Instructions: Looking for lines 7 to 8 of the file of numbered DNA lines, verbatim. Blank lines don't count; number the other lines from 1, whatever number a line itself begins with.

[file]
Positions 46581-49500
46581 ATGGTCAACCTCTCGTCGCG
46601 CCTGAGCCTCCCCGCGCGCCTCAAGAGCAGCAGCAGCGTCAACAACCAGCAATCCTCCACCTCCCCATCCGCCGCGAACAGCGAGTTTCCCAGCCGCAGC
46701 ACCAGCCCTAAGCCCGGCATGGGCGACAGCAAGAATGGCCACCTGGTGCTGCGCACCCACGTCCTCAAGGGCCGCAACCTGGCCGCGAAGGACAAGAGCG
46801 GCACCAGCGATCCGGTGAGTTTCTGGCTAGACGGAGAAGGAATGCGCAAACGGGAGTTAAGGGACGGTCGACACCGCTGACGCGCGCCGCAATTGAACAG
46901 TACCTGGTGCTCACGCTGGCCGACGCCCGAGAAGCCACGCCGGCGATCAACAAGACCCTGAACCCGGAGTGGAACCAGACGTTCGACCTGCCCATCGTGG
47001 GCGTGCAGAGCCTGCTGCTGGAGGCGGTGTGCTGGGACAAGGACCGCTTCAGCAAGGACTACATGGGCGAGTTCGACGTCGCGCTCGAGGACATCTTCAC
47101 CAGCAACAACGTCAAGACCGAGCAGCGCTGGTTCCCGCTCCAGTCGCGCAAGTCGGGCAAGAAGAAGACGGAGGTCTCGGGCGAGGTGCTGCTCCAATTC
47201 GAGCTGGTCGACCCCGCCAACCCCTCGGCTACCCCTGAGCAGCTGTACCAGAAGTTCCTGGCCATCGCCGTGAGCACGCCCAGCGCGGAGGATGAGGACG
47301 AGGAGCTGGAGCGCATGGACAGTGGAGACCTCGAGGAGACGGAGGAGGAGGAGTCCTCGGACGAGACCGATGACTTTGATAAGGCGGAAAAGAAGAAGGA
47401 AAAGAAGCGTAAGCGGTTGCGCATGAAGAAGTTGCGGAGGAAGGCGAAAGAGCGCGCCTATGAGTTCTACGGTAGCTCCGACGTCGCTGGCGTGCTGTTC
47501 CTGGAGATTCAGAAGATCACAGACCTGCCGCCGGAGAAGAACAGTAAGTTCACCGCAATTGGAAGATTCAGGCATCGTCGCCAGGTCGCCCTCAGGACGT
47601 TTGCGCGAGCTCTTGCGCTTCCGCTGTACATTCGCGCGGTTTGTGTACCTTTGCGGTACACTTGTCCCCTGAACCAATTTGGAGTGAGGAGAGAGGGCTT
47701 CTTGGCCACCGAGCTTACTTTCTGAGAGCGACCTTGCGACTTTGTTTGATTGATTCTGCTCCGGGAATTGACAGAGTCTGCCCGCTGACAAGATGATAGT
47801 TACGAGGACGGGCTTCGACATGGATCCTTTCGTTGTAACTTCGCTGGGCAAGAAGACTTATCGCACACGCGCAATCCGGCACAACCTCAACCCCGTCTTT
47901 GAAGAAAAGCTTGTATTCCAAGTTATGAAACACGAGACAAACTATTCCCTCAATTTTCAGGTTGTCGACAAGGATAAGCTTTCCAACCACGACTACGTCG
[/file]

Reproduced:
47001 GCGTGCAGAGCCTGCTGCTGGAGGCGGTGTGCTGGGACAAGGACCGCTTCAGCAAGGACTACATGGGCGAGTTCGACGTCGCGCTCGAGGACATCTTCAC
47101 CAGCAACAACGTCAAGACCGAGCAGCGCTGGTTCCCGCTCCAGTCGCGCAAGTCGGGCAAGAAGAAGACGGAGGTCTCGGGCGAGGTGCTGCTCCAATTC